The upcoming New York Times Magazine cover story
is about the excavation of the Second Avenue Subway
line below the East Side of Manhattan. It features some stunning photography
and a video
that explains how the work is done. [more inside]
[Urban planning] allows discrimination but dresses it up as discriminating taste.
So says an opinion piece in Reason magazine titled Urban Design Hipsters are Evil
. [more inside]
The New York Times launches digital subscriptions
, only for Canadians at the moment and on March 28 for everyone else. Packages start at $3.75/week
. Readers will be allowed 20 free articles a month sans subscription. (previously
Photographer Bill Cunningham has moved out of his a rent controlled apartment right above Carnegie Hall after living there for 60 years. He offers some pictures and memories of his time there
. Andrew Carnegie intended the space above the hall to be occupied by artists and since 1896 the list of occupants has included Isadora Duncan, Marlon Brando and Leonard Bernstein
. The last 5 residents (more details about them here
) are being cleared out to make way for a music school. [more inside]
is a photojournalist who has worked for The Dallas Morning News, The Los Angeles Times and now works for The New York Times
. His work on a more sports-focused beat in Dallas
lead to his update on athletes from the 1984 Los Angeles Olympics
as part of the 2008 Olympics coverage
. As a photographer with The New York Times, he won the 2009 Pulitzer Prize
for feature photography
, for his first time out on the road, covering campaigns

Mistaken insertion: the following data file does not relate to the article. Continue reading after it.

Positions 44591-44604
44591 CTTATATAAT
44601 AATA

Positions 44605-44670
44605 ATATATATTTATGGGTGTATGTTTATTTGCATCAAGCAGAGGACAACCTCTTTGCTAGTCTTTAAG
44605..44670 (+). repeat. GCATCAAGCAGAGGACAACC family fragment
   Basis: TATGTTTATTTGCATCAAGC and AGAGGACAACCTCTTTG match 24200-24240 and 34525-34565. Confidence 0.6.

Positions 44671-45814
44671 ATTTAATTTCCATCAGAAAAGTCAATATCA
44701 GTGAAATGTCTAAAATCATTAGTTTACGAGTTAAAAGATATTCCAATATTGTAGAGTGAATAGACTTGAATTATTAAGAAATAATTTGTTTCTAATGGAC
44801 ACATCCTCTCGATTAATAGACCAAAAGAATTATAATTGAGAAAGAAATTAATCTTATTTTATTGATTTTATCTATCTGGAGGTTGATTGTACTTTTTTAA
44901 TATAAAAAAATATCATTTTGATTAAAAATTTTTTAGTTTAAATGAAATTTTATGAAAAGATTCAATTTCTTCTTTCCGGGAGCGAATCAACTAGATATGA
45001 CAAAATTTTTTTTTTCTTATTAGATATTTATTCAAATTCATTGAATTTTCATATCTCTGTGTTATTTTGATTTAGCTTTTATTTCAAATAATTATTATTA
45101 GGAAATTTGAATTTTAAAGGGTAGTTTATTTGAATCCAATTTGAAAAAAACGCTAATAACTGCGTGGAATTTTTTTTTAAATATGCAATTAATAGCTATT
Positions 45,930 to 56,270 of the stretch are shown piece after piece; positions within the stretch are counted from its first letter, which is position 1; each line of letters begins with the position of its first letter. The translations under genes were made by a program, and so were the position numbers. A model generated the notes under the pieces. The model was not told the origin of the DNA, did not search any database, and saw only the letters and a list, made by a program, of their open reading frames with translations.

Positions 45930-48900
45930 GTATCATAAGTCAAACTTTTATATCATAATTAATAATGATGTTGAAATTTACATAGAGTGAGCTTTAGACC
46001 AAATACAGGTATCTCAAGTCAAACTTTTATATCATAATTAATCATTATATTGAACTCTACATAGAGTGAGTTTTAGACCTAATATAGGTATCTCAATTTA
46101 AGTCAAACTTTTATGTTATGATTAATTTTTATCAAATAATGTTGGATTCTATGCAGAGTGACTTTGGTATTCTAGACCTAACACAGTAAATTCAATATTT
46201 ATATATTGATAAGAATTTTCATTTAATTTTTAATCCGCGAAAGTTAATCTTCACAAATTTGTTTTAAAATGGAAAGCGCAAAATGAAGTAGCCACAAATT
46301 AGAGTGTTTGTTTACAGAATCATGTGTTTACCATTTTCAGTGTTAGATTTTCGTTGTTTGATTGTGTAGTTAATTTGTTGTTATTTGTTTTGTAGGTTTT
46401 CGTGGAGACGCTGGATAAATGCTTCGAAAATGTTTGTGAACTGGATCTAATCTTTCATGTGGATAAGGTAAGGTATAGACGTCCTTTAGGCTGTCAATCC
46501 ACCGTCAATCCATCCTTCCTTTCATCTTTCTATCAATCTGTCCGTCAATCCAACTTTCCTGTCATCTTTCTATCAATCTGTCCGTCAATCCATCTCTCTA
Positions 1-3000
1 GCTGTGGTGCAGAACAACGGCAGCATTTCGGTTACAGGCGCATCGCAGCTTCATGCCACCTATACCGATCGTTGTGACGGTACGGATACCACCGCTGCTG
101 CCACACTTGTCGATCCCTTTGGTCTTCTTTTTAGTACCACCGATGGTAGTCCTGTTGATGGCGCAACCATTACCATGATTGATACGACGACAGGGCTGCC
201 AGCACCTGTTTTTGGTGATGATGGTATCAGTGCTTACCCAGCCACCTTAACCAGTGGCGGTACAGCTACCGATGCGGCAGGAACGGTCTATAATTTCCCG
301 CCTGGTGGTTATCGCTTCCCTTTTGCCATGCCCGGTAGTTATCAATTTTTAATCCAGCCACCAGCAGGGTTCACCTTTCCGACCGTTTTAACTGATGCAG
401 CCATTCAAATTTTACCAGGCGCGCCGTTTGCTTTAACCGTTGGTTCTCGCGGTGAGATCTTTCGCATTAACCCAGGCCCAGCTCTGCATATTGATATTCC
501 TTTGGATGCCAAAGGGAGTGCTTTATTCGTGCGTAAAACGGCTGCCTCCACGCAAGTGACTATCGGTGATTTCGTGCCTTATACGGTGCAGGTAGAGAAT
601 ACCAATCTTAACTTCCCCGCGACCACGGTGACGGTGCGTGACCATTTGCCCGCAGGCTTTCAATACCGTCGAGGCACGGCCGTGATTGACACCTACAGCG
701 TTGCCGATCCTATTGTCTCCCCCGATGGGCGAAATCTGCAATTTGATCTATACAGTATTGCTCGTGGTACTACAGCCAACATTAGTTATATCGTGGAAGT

(narrated slideshow, 3min 19sec). Currently, he is sharing his photos
and writing from Port-au-Prince, Haiti
, which are included in NY Times Lens Blog
(prev. Lens Blog features: 1
). If that's a bit heavy, check his photographers journal
(narrated slide show, 2min 34sec) and his article
on creating double-exposure juxtapositions
from days or weeks of shooting large-form film. [more inside]
Murder: New York City.
A map pinpointing murders in the five boroughs of NYC from 2003-09. Broken down by time of day, weapon used, age, sex and ethnicity of both victim and perpetrator. Not surprisingly, in the heat of summer the body count rises
. [more inside]
Somewhat quietly within the past couple weeks, two major newspapers, on each side of the Atlantic, have opened up their data and content APIs. Last month, on their Open blog
, the New York Times introduced their Developer Network
. Then just yesterday, on their DataBlog
, the Guardian launched Open Platform
. [more inside]
"First we kill the architects..."
Photographer Danny Lyon [1, 2, 3, 4]
offers ten suggestions for New York City. Suggestion #6: "Leave the World Trade Center excavation exactly as it is and use the space as a freshwater pond planted with pink, white, and yellow lilies..." His essay is only one of many from names you'll recognize
in a book called Block by Block: Jane Jacobs and the Future of New York
. An associated exhibition opened yesterday [museum, NYT review]
. Is New York City moving in the right direction?
Is your city?
[via] [more inside]
The main business of Napanoch, N.Y., is a maximum-security prison, Eastern New York Correctional Facility, also known as Happy Nap... There is, however, a reason that inmates call the prison Happy Nap. Eastern is more relaxed than other maximum-security prisons, or 'maxes,' in upstate New York, with less hostility between staff and prisoners, and as a result fewer U.I.'s, or 'unusual incidents' -- stabbings and the like. It is said that the farther upstate you go, the harsher the prison conditions can be. Among New York's maxes, Eastern has one of the best reputations. It is one of only three maximum-security prisons in the state where you can still get an education -- not just in manual skills, but a proper college education with a degree at the end, thanks to privately financed initiatives. Uncaptive Minds